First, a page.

Lion Electric started from scratch modeling its battery design and thermal management. They were initially supported by Maya HTT, an engineering service company, that provided support and expertise to model the battery and help them through the iteration process until they found an optimized architecture. They started designing the cells and all the thermal exchanges of the cells first with the aluminum box, and then within the overall environment of the battery.
“Using Simcenter Amesim to reproduce the thermal exchanges within the battery and the forced-air cooling enabled us to define the best architecture for all the elements of the battery,” explains Ouellet. “Maya HTT provided the guidance we needed to find the right architecture.”
The battery’s open circuit voltage and internal resistance curves were identified in just a few clicks from the supplier’s datasheet using the three batteries data- sheet import app.
Once the battery had been designed, Lion Electric tested the performance of its physical twin in a climate-controlled room to adjust the digital model against the results. Thanks to the testing phase, the accuracy of the model was improved in terms of electrical performance and heat rejection.
“Using Simcenter Amesim allowed us to make the right decisions from the start and optimize time-to-market,” says Ouellet. “We are also able to run simulations for clients and offer them details about the expected range or expected payload for a specific use case.”
Lion Electric’s satisfaction with Simcenter Amesim is reinforced by how easy it is to use and create reports. Indeed, Ouellet explains, “Simcenter Amesim helps us produce graphs and reports quickly, build- ing presentations in no time. Also, many more variables can be considered compared to using spreadsheets calculations, which allows us to produce more refined results. Reruns are easy, so when my management requests modifications, I can quickly implement them.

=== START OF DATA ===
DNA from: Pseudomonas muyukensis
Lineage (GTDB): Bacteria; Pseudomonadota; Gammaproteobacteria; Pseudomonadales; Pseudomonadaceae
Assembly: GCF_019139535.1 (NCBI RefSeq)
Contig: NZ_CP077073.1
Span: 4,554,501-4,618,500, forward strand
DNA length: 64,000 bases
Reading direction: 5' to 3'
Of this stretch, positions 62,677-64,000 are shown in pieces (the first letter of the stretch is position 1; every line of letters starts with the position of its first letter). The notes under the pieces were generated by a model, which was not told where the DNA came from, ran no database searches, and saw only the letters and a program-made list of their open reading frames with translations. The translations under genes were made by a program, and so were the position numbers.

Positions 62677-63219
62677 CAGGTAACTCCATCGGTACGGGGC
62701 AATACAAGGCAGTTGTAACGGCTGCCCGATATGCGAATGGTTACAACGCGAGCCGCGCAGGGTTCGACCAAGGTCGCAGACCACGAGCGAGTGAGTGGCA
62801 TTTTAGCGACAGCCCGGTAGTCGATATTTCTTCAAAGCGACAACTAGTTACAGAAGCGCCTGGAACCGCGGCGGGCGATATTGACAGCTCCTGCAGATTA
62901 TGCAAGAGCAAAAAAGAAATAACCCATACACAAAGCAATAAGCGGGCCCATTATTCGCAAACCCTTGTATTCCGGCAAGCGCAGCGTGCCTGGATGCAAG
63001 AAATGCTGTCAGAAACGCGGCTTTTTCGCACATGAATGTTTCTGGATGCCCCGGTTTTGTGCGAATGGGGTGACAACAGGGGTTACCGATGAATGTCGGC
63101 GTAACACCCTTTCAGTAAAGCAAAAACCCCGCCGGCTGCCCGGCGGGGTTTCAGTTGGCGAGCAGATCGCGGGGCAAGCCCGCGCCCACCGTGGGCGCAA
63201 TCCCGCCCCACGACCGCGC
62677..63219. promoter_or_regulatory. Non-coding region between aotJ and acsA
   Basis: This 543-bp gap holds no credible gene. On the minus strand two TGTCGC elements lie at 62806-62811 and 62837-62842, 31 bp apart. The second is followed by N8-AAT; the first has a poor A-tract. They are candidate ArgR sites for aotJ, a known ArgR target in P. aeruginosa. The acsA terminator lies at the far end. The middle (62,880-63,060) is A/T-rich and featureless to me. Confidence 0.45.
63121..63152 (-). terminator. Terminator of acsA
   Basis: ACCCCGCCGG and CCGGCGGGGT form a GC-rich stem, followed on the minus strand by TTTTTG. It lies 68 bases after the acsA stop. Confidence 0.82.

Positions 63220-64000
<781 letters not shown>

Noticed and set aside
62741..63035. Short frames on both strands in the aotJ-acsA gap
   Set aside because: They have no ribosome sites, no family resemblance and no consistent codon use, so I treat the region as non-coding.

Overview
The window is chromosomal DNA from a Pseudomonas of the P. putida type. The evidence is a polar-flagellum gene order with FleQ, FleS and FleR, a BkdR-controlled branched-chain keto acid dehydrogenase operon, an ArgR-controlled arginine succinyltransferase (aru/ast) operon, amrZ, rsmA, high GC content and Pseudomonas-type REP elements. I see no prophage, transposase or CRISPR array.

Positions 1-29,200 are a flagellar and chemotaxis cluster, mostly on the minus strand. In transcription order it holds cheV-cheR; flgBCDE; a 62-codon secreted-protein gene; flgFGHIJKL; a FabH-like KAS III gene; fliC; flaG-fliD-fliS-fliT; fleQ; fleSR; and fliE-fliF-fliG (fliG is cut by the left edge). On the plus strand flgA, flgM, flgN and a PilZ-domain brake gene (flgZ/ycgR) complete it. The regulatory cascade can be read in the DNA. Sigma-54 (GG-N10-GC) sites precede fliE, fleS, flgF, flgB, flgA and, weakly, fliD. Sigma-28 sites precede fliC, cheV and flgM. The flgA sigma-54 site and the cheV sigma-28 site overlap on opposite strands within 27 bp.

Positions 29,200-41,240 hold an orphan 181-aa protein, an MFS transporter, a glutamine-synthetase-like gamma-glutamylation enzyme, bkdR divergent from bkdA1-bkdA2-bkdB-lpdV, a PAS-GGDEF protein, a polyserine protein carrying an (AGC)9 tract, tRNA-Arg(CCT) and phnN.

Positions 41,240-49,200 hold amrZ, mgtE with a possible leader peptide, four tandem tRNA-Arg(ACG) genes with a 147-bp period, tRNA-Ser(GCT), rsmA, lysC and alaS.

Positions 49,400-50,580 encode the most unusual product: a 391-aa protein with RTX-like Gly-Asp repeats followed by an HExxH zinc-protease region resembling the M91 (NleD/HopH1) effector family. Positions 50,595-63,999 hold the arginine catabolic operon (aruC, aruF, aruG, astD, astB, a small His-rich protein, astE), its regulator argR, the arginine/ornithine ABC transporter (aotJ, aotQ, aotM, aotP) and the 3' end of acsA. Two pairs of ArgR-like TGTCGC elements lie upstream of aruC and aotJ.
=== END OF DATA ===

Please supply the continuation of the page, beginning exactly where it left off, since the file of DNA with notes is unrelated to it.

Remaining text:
“Simcenter Amesim has many benefits: The intuitive interface, powerful and optimized algorithms, the ease-of-use of data management (visualization, postprocessing, global parameters, etc.) and implemented tools (optimization, 3D visualization, etc.) enable us to save time to provide top management and customers with easy-to-understand results.”
“We have the same amount of time to develop our model, and by replacing spreadsheet software with Simcenter Amesim, we now can improve our battery performance assessment and go deeper into details for our analysis,” says Ouellet. “This same amount of time is then spent on developing, optimizing and building the most appropriate battery architecture and related thermal management. This allows us to bring a more reliable and mature product at the start of production.
“Overall, we believe this approach leads to lower product development costs. Indeed, if we have to modify a product after production has started, it can be very costly. Recalls covering design errors affecting the safety of the vehicle is an OEM nightmare, and we all work hard to avoid that.”
The time and cost saved thanks to the use of simulation enables Lion Electric to start looking for upcoming technologies. Ouellet explains, “When production on vehicles starts, we are already looking for ways to improve the systems for future generations. Efficiency is something that can always be optimized. Also, we control every aspect of our designs, making much better products than companies that electrify other companies’ chassis and vehicles.”